The Athenaeum’s jazz program returns to the Neurosciences Institute, 10640 John Jay Hopkins Dr., for its annual spring series.
It will feature concerts by three pianists — the local debut of jazz-flamenco pianist Chano Dominguez (8 p.m. March 29); a long-awaited return visit by the Brad Mehldau Trio (8 p.m. May 14); and a rare solo piano performance by NEA Jazz Master Kenny Barron (8 p.m. May 24).
Series tickets are $75-$90, single concerts are $27-$32 at (858)
• Chano Dominguez will perform his new Blue Note Records project, “Flamenco Sketches.” His quartet includes flamencocantaor and palmero (vocalist and hand clapper), acoustic bass, and drums/Latin percussion.
“Flamenco Sketches,” grew out of a 2009 commission from the Voll-Damm Barcelona Jazz Festival to celebrate the 50th anniversary of Miles Davis’ classic album, “Kind of Blue.”
Dominguez crafted a compelling set of original arrangements of Davis’ music, fusing jazz and flamenco styles.
• Brad Mehldau Trio’s most recent local appearances have been two unforgettable solo piano concerts on the Neurosciences series in 2008 and 2010. This concert marks its first local appearance with drummer Jeff Ballard, who joined the band in 2005. The Boston Globe called the group simply “one of the finest piano trios in the history of jazz.”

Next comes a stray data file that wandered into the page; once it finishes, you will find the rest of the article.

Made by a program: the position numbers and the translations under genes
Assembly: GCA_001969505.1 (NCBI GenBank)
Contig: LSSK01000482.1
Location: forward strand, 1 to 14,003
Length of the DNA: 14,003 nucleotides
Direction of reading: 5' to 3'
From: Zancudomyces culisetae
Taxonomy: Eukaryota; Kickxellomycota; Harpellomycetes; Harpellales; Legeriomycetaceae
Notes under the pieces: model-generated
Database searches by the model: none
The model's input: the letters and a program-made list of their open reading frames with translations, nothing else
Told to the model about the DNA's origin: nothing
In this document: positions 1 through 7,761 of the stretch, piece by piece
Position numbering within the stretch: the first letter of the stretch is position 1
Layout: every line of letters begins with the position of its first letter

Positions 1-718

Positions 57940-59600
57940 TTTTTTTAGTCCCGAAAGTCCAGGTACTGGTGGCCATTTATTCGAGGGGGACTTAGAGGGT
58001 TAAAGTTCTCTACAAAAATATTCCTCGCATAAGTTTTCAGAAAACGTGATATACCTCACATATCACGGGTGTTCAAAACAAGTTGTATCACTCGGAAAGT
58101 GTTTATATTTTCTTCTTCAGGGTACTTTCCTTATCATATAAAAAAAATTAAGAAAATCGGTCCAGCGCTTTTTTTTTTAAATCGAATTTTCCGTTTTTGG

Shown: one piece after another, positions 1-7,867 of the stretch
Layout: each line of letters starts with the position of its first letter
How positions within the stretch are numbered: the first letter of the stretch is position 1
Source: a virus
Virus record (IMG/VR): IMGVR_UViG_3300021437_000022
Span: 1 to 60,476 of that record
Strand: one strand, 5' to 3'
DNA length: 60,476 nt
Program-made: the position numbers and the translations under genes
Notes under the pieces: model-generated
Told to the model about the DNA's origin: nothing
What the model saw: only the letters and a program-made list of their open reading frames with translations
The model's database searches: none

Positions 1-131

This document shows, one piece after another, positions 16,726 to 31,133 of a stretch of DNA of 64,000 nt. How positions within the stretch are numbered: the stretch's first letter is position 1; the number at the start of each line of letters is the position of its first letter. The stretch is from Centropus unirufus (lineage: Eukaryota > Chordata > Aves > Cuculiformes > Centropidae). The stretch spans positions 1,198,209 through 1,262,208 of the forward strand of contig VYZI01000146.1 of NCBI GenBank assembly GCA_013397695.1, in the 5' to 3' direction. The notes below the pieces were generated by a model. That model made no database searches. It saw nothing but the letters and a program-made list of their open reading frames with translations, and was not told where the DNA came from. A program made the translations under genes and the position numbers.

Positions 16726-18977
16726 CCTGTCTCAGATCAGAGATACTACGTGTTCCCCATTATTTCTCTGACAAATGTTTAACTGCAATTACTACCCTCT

• Kenny Barron, a nine-time Grammy nominee, was named "one of the top jazz pianists in the world" by the Los Angeles Times, Barron has been a significant force in jazz for nearly 50 years, and was recognized in 2010 with this country’s highest jazz honor, an NEA Jazz Masters Fellowship. His early credits include work with Philly Joe Jones, Roy Haynes, Lee Morgan, James Moody, Dizzy Gillespie, Freddie Hubbard, Stanley Turrentine, Milt Jackson, Buddy Rich, Yusef Lateef, Ron Carter, and Stan Getz, among countless others.
His more recent work has featured collaborations with Regina Carter, Trio da Paz, Charlie Haden (with whom he appeared on the Neurosciences series in 1998), and the Monk-oriented quartet Sphere (featured on the series in 2001).